Statement of the National Consumers League supporting legislation to crack down on forced arbitration – National Consumers League

March 6, 2017

Pro-consumer Senators and House Reps to introduce multiple consumer bills Tuesday 

Contact: NCL Communications, Cindy Hoang,, (202) 207-2832

Washington, DC—The National Consumers League is in full support of pro-consumer and worker legislation to ban mandatory forced arbitration.       

Top Senate and House Democrats will hold a press conference March 7 to introduce legislation to stop the use of unfair forced arbitration clauses, which are widely used by corporations to limit consumers’ and employees’ access to justice. NCL believes that these clauses give a green light to companies to commit illegal activities knowing they won’t be held accountable in a court of law.

Two prime examples are Wells Fargo Bank, which forced its customers to sign arbitration agreements only to open millions of fake accounts in the customers’ names and then shield themselves from liability through forced arbitration. Sterling Jewelers, the subject of a lengthy Washington Post story last week and a class action law suit, from the CEO on down, is alleged to have subjected thousands of women employees to unwanted sexual advances as a condition of employment and promotion, and created a hostile environment. All employees were forced to sign a mandatory arbitration agreement and cannot go to court to vindicate their claims. Sterling has thus shielded its outrageous corporate practices being heard in court. 

At tomorrow’s press conference, lawmakers will be joined by individuals who have been personally harmed by forced arbitration, including former Fox News anchor Gretchen Carlson.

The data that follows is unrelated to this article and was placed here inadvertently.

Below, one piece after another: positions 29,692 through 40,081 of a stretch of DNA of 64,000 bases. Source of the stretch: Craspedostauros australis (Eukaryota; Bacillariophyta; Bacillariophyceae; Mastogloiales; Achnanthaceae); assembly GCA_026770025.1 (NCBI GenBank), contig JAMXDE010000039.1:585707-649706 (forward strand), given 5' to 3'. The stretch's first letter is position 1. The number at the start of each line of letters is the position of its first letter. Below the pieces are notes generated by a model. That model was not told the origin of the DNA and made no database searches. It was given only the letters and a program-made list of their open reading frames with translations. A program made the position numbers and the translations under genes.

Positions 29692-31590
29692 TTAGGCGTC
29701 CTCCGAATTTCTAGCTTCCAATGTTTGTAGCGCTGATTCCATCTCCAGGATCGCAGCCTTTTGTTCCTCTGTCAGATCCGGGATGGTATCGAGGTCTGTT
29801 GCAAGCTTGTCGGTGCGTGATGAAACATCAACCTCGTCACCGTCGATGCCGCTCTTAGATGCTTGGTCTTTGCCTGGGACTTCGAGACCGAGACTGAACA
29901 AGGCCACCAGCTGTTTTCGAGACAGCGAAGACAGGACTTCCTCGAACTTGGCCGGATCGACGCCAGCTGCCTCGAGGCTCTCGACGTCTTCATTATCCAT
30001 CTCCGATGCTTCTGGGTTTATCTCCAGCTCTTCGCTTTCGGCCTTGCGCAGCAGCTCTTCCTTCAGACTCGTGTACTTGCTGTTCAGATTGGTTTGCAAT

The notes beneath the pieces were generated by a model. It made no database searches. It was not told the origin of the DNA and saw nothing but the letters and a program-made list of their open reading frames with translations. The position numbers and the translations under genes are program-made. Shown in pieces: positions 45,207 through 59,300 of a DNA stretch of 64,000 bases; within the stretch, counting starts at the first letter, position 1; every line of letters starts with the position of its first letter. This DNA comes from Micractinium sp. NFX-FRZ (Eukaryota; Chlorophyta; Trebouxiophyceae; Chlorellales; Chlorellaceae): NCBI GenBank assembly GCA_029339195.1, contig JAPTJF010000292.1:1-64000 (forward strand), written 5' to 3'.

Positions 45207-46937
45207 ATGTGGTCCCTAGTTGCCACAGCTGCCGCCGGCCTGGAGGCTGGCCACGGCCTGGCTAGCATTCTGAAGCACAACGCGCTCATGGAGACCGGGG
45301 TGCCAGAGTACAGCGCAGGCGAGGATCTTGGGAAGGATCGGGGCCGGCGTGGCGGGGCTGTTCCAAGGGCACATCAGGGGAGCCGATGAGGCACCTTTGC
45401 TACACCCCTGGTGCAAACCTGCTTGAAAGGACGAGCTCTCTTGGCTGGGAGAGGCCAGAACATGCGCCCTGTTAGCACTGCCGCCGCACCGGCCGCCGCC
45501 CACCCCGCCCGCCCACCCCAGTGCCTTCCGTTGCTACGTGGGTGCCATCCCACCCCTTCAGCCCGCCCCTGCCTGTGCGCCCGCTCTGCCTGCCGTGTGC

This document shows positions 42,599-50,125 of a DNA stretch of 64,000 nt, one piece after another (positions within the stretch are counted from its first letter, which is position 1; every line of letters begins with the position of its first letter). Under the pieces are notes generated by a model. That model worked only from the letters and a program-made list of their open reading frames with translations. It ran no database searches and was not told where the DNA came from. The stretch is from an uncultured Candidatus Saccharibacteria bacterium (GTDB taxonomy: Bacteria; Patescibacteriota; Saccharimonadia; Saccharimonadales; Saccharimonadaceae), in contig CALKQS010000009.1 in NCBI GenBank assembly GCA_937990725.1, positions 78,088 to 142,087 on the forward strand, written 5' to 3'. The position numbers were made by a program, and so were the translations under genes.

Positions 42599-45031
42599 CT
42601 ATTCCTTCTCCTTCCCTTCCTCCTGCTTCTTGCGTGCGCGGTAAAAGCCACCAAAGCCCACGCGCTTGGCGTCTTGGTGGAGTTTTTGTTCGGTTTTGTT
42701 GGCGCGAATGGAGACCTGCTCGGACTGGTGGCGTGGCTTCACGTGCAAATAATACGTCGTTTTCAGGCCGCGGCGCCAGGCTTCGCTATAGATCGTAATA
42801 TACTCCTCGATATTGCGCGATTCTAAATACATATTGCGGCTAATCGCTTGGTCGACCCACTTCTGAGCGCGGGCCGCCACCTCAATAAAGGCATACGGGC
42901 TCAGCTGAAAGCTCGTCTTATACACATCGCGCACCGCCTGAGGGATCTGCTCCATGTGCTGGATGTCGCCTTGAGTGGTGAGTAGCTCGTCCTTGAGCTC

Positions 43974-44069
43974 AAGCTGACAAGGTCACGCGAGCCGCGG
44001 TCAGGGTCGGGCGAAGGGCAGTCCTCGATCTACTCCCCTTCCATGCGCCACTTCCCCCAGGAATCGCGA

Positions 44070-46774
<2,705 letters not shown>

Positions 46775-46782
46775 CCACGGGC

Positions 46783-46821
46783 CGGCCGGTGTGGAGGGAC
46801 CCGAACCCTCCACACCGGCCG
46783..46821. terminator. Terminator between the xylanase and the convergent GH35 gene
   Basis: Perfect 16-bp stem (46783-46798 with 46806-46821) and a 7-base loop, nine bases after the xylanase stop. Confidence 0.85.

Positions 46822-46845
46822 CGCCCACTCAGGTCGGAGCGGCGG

From nursing home contracts and employment agreements to credit card and cell phone contracts, Corporate America uses forced arbitration clauses to restrict Americans’ access to justice by stripping consumers and workers of their right to go to court. Instead, consumers and workers are forced into an arbitration system where corporations can write the rules; everything can be done in secret, without public rulings; discovery can be limited, making it hard for consumers to get the evidence they need to prove their case; and there’s no meaningful judicial review, so consumers and employees are often unable to appeal a decision even if the arbitrator gets it wrong. 

Senate and House Democrats will reintroduce and discuss legislation aimed at limiting forced arbitration in a wide variety contexts. The League applauds Senator Al Franken (D-MN), Senator Patrick Leahy (D-VT), Senator Dick Durbin (D-IL), Senator Sheldon Whitehouse (D-RI), Senator Richard Blumenthal (D-CT), Congressman Hank Johnson (D-GA), Congressman David Cicilline (D-RI), and Congressman Brad Sherman (D-CA) for their leadership on these issues. 


About the National Consumers League

The National Consumers League, founded in 1899, is America’s pioneer consumer organization. Our mission is to protect and promote social and economic justice for consumers and workers in the United States and abroad. For more information, visit